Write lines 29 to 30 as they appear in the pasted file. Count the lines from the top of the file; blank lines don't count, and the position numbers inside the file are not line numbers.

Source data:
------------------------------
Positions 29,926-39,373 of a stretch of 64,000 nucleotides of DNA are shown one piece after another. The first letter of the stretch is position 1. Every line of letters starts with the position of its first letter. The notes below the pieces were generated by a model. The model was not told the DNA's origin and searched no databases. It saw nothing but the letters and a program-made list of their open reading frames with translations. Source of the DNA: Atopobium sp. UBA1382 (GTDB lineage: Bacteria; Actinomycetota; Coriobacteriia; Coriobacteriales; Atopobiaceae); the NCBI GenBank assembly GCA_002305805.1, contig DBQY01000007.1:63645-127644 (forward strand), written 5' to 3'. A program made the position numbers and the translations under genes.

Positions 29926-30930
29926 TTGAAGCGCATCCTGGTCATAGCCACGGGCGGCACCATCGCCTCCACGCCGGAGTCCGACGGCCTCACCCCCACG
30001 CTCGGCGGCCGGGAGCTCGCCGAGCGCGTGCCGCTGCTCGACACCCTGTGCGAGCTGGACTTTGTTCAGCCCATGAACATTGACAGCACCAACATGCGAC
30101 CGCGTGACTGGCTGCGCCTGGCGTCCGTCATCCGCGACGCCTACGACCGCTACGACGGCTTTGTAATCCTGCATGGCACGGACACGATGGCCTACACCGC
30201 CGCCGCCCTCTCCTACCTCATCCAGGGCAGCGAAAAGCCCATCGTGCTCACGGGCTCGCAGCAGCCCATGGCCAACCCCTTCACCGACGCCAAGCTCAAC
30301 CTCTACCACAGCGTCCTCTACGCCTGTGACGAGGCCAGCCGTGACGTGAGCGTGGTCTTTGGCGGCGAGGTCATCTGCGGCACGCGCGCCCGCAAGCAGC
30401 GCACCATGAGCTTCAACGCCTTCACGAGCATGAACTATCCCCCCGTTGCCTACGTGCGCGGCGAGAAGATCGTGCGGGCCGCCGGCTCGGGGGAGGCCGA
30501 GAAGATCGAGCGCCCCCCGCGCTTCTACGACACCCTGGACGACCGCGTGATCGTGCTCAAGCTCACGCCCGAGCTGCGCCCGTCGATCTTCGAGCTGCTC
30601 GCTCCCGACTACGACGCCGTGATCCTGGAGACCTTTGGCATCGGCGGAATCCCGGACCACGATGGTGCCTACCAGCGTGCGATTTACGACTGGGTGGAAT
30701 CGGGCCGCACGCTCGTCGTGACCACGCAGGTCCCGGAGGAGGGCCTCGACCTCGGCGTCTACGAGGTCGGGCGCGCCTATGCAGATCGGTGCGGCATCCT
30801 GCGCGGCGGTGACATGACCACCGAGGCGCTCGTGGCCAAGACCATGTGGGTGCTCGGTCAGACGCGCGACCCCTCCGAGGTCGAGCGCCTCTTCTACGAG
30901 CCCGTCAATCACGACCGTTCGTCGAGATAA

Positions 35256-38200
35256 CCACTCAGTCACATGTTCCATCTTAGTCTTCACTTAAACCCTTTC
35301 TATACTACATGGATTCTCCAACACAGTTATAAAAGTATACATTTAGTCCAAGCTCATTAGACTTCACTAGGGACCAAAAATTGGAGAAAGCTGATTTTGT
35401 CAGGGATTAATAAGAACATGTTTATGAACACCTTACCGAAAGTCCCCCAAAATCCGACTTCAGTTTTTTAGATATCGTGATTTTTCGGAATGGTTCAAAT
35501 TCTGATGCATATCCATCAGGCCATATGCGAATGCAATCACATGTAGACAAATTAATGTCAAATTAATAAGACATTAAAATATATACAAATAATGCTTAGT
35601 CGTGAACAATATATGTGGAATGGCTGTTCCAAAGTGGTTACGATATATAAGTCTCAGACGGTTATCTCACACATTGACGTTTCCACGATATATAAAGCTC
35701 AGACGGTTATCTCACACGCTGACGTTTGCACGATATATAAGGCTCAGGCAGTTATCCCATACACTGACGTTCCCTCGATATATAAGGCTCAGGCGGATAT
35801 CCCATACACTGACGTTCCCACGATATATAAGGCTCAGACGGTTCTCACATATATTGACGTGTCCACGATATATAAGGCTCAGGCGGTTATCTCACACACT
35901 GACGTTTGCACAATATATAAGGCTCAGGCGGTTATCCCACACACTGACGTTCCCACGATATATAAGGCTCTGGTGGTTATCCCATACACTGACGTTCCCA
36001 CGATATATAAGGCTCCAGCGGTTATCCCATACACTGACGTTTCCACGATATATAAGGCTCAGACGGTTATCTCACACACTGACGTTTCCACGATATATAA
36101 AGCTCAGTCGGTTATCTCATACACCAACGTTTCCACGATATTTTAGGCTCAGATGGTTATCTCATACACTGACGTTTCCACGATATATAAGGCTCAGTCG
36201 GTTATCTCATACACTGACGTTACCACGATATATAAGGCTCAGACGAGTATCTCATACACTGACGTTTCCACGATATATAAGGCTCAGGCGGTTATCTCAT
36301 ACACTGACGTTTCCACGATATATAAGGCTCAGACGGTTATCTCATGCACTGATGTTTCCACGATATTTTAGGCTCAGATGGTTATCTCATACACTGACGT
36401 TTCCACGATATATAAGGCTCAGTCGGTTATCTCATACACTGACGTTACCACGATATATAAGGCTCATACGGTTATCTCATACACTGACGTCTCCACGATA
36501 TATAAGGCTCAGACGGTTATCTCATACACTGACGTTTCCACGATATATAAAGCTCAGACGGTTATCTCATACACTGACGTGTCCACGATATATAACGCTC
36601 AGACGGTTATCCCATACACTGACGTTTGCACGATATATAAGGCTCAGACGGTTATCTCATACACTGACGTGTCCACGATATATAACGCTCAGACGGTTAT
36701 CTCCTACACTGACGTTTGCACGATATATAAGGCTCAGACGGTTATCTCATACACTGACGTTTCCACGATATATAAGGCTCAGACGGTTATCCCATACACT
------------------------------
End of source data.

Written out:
36601 AGACGGTTATCCCATACACTGACGTTTGCACGATATATAAGGCTCAGACGGTTATCTCATACACTGACGTGTCCACGATATATAACGCTCAGACGGTTAT
36701 CTCCTACACTGACGTTTGCACGATATATAAGGCTCAGACGGTTATCTCATACACTGACGTTTCCACGATATATAAGGCTCAGACGGTTATCCCATACACT